Maintenance on the Office Space.  Covered under article 4 of a lease agreement, it covers who will be responsible for the work and cost of keeping the demised area in good condition and also outlines who will be responsible for fixing any damages whether intentional or accidental. Often overlooked at the time of signing an agreement and this could mean serious headache for both tenant and land lord. Its important to look out for unique scenarios that could come up along the term of the lease at the demised premise other than the usual, who will fix any wear and tear or a broken window etc of responsibilities are not keep the place up and running over the term of the lease. Best policy is to avoid any vague terms and squarely put responsibility of each area on respective party after negotiations. For tenants its best to pay a little extra in maintenance cost, if the owner is willing to own this baby especially, if it’s a stand along property and not a large building managed by professionals.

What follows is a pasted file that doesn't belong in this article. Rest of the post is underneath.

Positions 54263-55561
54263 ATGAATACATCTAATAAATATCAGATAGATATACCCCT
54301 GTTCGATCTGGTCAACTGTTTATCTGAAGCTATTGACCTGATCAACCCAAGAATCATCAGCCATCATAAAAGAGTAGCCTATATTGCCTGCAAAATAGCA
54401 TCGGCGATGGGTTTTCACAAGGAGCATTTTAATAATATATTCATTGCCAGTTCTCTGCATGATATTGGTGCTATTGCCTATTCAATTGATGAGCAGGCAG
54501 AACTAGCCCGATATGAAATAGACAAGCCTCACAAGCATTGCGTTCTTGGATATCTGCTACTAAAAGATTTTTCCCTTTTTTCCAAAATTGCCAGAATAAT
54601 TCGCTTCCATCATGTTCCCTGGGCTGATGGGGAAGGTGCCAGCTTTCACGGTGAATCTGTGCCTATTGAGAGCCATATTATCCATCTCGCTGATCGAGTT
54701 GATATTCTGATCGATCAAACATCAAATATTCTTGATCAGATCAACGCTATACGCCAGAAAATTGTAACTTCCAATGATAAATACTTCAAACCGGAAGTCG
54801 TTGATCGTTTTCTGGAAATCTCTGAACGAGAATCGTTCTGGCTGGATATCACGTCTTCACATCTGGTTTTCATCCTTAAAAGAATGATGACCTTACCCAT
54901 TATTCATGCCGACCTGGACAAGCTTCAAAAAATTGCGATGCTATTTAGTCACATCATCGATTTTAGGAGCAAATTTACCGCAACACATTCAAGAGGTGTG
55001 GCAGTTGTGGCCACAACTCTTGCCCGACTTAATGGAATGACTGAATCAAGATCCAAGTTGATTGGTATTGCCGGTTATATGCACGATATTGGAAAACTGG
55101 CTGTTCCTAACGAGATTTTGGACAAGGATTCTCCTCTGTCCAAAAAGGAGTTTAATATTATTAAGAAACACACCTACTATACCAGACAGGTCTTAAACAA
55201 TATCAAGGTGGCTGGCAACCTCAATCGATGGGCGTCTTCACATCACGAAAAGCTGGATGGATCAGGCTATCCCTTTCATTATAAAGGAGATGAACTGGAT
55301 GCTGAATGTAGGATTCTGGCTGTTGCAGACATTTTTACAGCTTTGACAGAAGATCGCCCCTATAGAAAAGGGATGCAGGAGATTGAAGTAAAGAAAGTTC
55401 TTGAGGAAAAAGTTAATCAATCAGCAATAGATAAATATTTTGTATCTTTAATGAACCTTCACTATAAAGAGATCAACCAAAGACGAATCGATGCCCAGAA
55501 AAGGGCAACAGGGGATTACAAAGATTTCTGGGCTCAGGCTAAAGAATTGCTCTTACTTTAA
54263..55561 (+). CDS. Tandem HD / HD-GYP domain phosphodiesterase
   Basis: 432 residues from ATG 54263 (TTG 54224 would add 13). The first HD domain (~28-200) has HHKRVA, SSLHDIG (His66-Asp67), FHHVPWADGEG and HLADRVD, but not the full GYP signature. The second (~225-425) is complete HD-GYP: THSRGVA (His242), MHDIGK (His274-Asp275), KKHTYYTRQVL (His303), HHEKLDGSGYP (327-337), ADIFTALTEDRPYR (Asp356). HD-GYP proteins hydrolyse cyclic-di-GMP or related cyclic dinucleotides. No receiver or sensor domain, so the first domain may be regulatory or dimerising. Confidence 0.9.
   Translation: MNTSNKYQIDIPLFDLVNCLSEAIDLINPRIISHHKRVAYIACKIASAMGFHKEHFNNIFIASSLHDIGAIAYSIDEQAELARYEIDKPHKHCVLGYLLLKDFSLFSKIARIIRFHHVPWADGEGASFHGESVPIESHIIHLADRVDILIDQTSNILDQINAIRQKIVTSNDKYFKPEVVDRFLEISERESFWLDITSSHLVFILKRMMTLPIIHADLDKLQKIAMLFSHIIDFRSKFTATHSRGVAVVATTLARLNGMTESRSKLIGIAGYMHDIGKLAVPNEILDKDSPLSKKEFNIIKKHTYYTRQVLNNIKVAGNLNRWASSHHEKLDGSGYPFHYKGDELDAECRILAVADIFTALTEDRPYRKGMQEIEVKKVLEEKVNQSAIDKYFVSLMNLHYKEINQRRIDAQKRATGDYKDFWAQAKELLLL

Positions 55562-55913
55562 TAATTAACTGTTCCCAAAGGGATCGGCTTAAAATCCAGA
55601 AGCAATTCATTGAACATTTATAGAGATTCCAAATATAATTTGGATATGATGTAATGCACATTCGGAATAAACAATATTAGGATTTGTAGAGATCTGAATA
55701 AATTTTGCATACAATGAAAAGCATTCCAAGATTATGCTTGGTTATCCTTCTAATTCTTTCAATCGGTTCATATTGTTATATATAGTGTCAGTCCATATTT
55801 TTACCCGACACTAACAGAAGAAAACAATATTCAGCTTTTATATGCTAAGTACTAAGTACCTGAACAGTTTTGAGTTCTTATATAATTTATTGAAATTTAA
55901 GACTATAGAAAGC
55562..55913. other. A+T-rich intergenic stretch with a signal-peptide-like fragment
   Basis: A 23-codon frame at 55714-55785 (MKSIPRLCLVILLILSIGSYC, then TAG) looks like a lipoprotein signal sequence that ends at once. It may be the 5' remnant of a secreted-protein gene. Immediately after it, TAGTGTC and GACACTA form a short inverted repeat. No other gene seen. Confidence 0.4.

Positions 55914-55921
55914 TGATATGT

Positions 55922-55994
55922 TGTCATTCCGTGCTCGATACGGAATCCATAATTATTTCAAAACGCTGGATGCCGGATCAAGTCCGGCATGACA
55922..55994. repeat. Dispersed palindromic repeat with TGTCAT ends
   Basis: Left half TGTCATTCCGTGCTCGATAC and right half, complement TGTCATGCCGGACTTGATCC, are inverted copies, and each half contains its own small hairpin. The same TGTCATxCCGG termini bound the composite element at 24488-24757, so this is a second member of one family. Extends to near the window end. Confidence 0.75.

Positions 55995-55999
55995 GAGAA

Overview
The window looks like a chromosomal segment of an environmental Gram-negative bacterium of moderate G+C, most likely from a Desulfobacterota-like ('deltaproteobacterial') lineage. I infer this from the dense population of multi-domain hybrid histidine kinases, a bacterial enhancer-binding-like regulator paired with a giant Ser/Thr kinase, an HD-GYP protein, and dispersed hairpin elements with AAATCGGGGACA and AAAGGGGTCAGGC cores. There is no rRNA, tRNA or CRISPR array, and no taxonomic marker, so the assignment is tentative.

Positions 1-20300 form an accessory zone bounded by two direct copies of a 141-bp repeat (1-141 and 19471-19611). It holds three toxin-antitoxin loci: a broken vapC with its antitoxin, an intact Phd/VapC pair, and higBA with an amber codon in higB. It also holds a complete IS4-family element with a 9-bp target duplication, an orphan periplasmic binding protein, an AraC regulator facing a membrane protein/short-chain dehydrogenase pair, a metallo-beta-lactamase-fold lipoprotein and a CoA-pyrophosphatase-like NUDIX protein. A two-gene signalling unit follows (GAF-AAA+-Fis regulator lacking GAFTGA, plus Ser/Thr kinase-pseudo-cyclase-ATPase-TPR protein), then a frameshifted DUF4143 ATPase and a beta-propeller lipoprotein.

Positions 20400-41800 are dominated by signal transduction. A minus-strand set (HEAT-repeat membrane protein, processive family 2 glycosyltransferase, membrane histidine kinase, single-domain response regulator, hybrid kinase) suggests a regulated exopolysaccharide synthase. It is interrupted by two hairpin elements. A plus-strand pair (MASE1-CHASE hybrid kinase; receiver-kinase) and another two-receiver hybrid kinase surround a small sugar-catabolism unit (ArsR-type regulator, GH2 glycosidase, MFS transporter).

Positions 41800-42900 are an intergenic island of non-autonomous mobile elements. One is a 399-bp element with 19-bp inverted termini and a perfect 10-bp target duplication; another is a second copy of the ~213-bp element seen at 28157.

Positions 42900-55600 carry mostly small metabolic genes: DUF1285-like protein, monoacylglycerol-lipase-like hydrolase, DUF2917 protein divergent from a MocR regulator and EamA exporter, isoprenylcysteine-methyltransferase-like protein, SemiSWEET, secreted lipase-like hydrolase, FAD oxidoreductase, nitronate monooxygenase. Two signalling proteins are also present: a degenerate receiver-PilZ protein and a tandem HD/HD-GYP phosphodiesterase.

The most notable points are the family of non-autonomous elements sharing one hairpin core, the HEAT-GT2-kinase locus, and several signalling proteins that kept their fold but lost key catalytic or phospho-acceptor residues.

Security Deposit: Covered in Article 3, it is the money kept by the property owner as a security for any damages that may occur during the lease period or if the tenant walks out before fulfilling the full term or a default in rent payment. Usually varies between 2-10 month rent.  Depending on the “market good faith” your firm commands, you could try and negotiate this considerably. Purpose of deposit is basically in the interest of landlord to ensure that money will be available if the tenant doesn’t rent or make other payments due under the lease or to compensate for any wear and tear caused by the tenant to the premise, and is refundable at the end of the term of the lease. However, often times the lessee either gets only part deposit back or there are unnecessary delays in refund process. Paying close attention to vague covenants like “Vacate the dwelling in good condition, normal wear and tear excepted “  could save you a lot of grief and headaches at the end of term of the lease when dealing with the refund of your security deposit especially if you had rented a large fully furnished premise that have several owners.